There are several download versions of the ‘Trout’ Quintet, at least one offering no coupling at all, while the Beulah coupling is one of the most generous and interesting. The Decca reissue, download only, comes with the ‘Death and the Maiden’ quartet; the least expensive lossless version that I could find costs almost £10, so the Beulah, at £7.99, is very good value. Whichever version you choose, this remains my benchmark for the work, while the recording has been well transferred, with just one tiny blip in the finale. Just sample the fourth movement, the variations on the theme of the song and this recording will be a must.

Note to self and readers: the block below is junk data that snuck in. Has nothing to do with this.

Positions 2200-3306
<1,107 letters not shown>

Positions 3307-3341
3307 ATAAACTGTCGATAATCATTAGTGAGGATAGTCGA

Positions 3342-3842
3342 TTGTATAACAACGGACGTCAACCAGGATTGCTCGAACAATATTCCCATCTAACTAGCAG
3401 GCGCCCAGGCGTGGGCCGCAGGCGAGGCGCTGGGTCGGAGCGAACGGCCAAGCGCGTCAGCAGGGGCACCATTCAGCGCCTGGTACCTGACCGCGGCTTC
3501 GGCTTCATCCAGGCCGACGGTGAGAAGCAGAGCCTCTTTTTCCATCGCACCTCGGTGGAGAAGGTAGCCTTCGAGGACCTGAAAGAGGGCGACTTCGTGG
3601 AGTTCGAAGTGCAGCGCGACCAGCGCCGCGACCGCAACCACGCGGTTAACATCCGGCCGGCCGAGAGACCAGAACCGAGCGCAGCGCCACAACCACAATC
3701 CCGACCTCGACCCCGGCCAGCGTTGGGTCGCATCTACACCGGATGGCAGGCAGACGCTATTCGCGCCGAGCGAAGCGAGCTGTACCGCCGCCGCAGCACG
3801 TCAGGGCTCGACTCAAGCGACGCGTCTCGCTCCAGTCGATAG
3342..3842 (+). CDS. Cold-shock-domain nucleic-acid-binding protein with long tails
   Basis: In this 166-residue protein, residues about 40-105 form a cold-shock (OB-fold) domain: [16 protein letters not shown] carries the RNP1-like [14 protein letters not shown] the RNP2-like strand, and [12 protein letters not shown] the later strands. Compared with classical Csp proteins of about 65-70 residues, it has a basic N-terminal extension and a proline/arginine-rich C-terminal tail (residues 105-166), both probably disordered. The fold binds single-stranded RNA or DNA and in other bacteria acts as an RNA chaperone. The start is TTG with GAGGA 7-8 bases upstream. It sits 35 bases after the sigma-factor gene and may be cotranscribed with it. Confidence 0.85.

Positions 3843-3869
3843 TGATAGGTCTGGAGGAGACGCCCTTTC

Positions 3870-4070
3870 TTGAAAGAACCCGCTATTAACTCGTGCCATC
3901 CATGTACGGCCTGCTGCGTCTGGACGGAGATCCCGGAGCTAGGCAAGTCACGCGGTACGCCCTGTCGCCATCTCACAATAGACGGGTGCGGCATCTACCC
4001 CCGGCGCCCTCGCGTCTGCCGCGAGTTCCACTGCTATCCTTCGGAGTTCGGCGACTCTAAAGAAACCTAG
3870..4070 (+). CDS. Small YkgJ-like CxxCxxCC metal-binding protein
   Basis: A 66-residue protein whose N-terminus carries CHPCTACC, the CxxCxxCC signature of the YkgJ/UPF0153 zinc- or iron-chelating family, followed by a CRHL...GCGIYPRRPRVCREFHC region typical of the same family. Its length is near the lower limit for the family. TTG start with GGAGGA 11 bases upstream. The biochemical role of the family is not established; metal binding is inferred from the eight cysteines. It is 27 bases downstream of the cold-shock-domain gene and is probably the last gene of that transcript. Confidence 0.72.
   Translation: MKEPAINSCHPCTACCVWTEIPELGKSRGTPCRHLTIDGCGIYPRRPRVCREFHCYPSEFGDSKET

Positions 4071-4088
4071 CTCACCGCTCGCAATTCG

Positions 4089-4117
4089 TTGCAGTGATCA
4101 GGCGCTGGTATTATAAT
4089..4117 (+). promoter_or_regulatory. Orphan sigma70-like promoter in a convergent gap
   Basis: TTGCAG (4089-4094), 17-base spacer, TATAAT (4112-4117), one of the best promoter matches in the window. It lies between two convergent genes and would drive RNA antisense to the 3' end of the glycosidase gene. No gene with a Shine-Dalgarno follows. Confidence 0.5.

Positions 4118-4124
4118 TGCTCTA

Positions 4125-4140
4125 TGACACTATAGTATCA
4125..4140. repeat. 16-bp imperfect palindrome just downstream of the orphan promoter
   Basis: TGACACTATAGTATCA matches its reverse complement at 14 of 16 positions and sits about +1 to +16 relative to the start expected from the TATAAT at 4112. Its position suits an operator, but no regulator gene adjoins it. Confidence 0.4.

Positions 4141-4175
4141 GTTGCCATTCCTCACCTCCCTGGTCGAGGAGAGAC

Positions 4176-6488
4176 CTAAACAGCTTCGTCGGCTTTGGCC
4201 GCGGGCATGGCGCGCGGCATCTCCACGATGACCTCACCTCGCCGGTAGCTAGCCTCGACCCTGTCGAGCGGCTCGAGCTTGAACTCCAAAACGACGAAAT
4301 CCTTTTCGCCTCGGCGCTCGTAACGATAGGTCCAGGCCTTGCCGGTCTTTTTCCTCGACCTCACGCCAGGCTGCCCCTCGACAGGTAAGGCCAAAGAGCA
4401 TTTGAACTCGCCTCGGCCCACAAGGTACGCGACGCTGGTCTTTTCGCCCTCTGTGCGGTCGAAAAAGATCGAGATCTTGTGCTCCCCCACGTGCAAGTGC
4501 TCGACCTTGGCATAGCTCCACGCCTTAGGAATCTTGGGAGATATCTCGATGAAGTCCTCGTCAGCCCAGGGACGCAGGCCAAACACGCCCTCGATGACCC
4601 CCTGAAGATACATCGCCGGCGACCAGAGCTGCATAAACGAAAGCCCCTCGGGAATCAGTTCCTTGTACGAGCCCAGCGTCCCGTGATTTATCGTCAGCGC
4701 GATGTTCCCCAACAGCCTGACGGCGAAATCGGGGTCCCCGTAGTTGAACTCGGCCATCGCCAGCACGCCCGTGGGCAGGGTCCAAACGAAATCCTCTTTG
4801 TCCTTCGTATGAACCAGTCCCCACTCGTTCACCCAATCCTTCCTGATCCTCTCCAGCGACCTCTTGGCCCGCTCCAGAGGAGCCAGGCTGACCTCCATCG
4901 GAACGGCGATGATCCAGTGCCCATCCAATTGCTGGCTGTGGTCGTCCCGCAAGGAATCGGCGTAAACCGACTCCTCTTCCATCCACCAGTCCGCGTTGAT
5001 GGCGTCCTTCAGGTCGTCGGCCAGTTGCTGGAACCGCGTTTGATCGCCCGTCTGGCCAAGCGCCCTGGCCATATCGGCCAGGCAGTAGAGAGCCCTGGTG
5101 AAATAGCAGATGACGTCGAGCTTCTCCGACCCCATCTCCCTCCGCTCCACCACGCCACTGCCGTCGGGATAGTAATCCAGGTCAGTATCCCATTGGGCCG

1PS93: Franz SCHUBERT
Piano Sonatas: No. 20 in A, D959; No. 21 in B-flat, D960
Artur Schnabel (piano)
rec. Studio 3, Abbey Road, London, 15 January 1937 and 25-26 January 1939. [70:34]

Mention Schnabel today, and I, for one, immediately think of his Beethoven, not least of an unfortunate accident with a set of his 78s on the escalator at Piccadilly Circus tube station – there wasn’t much left of the fragile shellacs by the time they reached the bottom. In November 1937, however, we find the Gramophone reviewer writing “I like Schnabel’s playing of the Schubert piano sonatas better than anything else he does. Much better, certainly, than his Beethoven.” To obtain D959 then on five 12” records would have cost 27/-, a small fortune, at least £60 in today’s values, so we can be grateful that Beulah offer both the final sonatas for £7.99.